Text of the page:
Former Open Champ Simpson Tries Again at Q-School

By Golf Channel NewsroomNovember 30, 2004, 5:00 pm
PGA TourIf you want to know about the U.S. Open, hes the man to talk to. Scott Simpson won it in 1987, you know. He finished second in 1991. He could always play well at The Big One, owning top-10 finishes in 88 and 89 in addition to the two big years of 87 and 91.
But he broke his ankle skiing in 1999, and doctors later inserted a plate and seven screws in 2001 when it didn't heal properly. And this week he will get a first-hand knowledge of the PGA Tours Qualifying Tournament.
Now 49 years old, he attended Q-School the first time in the fall of 1978 ' 25 years ago. The first round of the six-round event starts Wednesday at PGA West in La Quinta, Cal., on the Nicklaus and Stadium courses.
Simpson earned his spot by making it through pre-qualifying at Beaumont, Cal., in the Los Angeles area. He shot 68 in the fourth and final round to squeeze in by one stroke.
He confesses he has thought several times about quitting the game altogether.
I used to think about that when I was playing sometimes, he conceded. All it takes is a few bad weeks and most of us out here think about how lousy it is to be travelling and when you are missing cuts it gets really old sometimes.
A total of 169 golfers strike out on the Q-School trail, and a lot of them have been there before.
Matt Kuchar, who will try to regain his card after winning at Honda in 2002, will also be there. So will Swedens Per-Ulrik Johannson, five-time winner Ken Green and two-time champ Olin Browne.
Guy Boros and Carl Paulson are two of the qualifiers who made it at St. Augustine, Fla., while Jay Don Blake also survived at Beaumont. The real story from Beaumont might have been Billy Harvey of Las Vegas, Nev., though. Harvey was on life support through three rounds when he suddenly shot a sizzling 61 in the finale. That enabled him to make the field at PGA West by two strokes.
Jay Haas son, Bill Haas, made the field in Seaside, Cal., as did D.A. Weibrings son, Matt Weibring, at Kingwood, Texas, outside Houston. Others from Kingwood who advanced to the finals include tour vets Bill Glasson, Dan Forsman and Jim Gallagher, Jr. Brian Watts, who nearly won the British Open in 1998 when Mark OMeara prevailed, also made the final field from Kingwood.
European Tour standout Philip Price from Wales easily made it from the qualifier at McKinney, Texas, finishing in a tie for second. Russ Cochran and Dicky Pride both made it at Panama City, Fla., and Jay Delsing and Jim McGovern advance from Seaside. McGovern had an outstanding qualifying tourney with a tie for second.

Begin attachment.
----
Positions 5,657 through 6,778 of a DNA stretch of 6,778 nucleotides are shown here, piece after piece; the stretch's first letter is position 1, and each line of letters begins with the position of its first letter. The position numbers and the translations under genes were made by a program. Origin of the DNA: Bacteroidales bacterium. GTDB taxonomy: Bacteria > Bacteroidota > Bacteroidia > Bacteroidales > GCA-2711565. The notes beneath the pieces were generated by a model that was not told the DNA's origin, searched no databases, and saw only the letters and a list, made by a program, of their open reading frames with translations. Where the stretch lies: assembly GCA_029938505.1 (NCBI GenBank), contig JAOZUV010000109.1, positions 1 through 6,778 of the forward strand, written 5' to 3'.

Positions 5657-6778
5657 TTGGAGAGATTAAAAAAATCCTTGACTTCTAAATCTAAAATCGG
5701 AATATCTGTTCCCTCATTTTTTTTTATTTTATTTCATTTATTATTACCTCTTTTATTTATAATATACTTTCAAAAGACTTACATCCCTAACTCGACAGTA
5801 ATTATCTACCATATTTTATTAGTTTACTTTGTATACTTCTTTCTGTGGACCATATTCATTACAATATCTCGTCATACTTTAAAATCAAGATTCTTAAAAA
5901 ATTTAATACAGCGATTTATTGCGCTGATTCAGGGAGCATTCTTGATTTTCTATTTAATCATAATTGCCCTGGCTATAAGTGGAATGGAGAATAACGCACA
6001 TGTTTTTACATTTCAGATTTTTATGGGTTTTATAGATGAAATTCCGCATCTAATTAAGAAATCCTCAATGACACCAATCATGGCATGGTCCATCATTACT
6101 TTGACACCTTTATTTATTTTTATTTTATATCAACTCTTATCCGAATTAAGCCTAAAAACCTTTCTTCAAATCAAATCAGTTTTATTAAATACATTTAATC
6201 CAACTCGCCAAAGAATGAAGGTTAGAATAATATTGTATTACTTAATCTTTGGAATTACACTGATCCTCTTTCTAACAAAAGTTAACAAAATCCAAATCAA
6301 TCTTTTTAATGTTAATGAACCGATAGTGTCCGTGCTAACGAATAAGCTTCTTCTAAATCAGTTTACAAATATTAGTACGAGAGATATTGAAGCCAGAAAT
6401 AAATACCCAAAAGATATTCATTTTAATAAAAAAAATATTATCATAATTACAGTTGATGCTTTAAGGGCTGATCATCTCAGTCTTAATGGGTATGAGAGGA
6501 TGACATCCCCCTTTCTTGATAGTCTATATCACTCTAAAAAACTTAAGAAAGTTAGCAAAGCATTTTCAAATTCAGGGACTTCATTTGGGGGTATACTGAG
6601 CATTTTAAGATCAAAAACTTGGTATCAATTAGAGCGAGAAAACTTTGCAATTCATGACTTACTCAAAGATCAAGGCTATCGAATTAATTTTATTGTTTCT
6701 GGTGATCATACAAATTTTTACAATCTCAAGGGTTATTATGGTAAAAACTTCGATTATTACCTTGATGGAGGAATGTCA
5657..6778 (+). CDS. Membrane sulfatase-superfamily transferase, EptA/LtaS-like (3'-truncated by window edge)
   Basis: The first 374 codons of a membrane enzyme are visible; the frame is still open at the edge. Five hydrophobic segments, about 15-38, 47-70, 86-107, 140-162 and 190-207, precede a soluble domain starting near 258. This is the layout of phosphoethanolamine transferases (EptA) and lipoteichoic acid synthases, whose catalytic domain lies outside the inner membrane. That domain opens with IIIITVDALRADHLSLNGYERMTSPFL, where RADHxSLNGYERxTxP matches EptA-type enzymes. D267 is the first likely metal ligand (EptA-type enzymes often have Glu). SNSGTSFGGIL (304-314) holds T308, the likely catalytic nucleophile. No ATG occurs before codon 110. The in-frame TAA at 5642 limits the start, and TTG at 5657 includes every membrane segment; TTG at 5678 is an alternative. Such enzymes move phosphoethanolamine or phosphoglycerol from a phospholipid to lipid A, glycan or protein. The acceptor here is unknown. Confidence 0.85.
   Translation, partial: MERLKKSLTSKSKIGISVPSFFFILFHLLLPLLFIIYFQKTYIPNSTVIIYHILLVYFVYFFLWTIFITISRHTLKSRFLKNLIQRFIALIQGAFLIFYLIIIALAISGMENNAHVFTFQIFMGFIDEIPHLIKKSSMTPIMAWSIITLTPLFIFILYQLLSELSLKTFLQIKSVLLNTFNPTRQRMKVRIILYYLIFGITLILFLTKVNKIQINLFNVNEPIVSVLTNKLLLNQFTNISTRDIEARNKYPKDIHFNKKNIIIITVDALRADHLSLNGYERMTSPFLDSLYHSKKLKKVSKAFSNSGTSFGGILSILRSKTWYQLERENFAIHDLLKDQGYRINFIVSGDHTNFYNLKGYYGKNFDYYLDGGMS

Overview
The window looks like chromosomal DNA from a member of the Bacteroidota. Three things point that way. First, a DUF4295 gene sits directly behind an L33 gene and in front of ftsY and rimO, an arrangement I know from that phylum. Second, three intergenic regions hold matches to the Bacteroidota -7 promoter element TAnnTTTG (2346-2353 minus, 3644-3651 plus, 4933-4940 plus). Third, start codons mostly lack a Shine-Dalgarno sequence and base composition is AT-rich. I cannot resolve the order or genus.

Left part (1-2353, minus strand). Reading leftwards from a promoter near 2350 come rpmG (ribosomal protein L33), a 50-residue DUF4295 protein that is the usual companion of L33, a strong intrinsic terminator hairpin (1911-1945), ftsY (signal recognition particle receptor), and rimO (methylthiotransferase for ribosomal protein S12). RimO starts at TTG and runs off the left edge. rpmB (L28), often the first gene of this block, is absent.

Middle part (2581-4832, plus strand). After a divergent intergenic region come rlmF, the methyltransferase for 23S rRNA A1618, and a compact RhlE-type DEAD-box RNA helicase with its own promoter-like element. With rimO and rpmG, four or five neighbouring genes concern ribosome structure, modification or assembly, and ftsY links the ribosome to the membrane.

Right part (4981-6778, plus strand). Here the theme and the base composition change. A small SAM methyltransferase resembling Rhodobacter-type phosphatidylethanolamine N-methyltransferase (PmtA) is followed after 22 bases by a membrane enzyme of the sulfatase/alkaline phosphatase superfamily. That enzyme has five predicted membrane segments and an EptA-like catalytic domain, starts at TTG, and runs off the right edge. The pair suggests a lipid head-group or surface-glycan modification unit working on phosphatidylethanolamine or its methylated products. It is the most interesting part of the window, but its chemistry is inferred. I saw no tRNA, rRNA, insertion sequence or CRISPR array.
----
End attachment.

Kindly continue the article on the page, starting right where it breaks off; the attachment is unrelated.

On the other hand, several tour veterans will go another season without their tour card when they failed to advance. Among them is 1987 Masters champion Larry Mize, who missed by one shot making the field from Panama City, Fla.
Also missing at Panama City were Mike Donald, who went into a playoff with Hale Irwin for the U.S. Open title in 1990, and tour winner Nolan Henke. Casey Martin and Gary Hallberg both missed at Seaside, Cal., by two shots. Keith Clearwater was another miss at Seaside.
Donnie Hammond, Pat Bates, Gene Sauers, David Gossett and Ted Tryba couldnt make it through the St. Augustine, Fla., qualifier. Blaine McCallister started at St. Augustine with scores of 69 and 71 and appeared in good shape. However, he went through nightmarish back-to-back rounds of identical 75s to miss out in St. Augustine.
A trio of well-known tour veterans, Willie Wood, Mark Wiebe, and David Frost, failed at McKinney. And the mystery continues for Bryce Molder, who was such a great collegian at Georgia Tech but who failed again at Kingwood near Houston.
In Beaumont, Steve Pate and Rick Fehr failed to advance. T.C. Chen ' remember the double chip after he was leading by four stokes in the final round of the 85 U.S. Open? ' didnt make it to PGA West. Mike Hulbert shot 70-70-68 in the first three rounds and one more round of 70 would have cleared the barrier by a stroke. But Hulbert faltered, shooting 74, and was on his way back to his home in Orlando.
Putting guru Stan Utley was one of the unfortunates in Beaumont, as was Kelly Gibson and Dave Stockton, Jr.
The real heartbreak, though, belonged to an Argentinan, Julio Zapata of Buenos Aires. He was sailing along through three rounds at Beaumont with scores of 71, 65 and 68. But he stumbled the last day with a 75 and missed the cut by one stroke.
Related links:
  • TGC Airtimes

  • Full Coverage - PGA Tour Q-School

  • Leaderboard - PGA Tour Q-School
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    DJ: Kapalua win means nothing for Abu Dhabi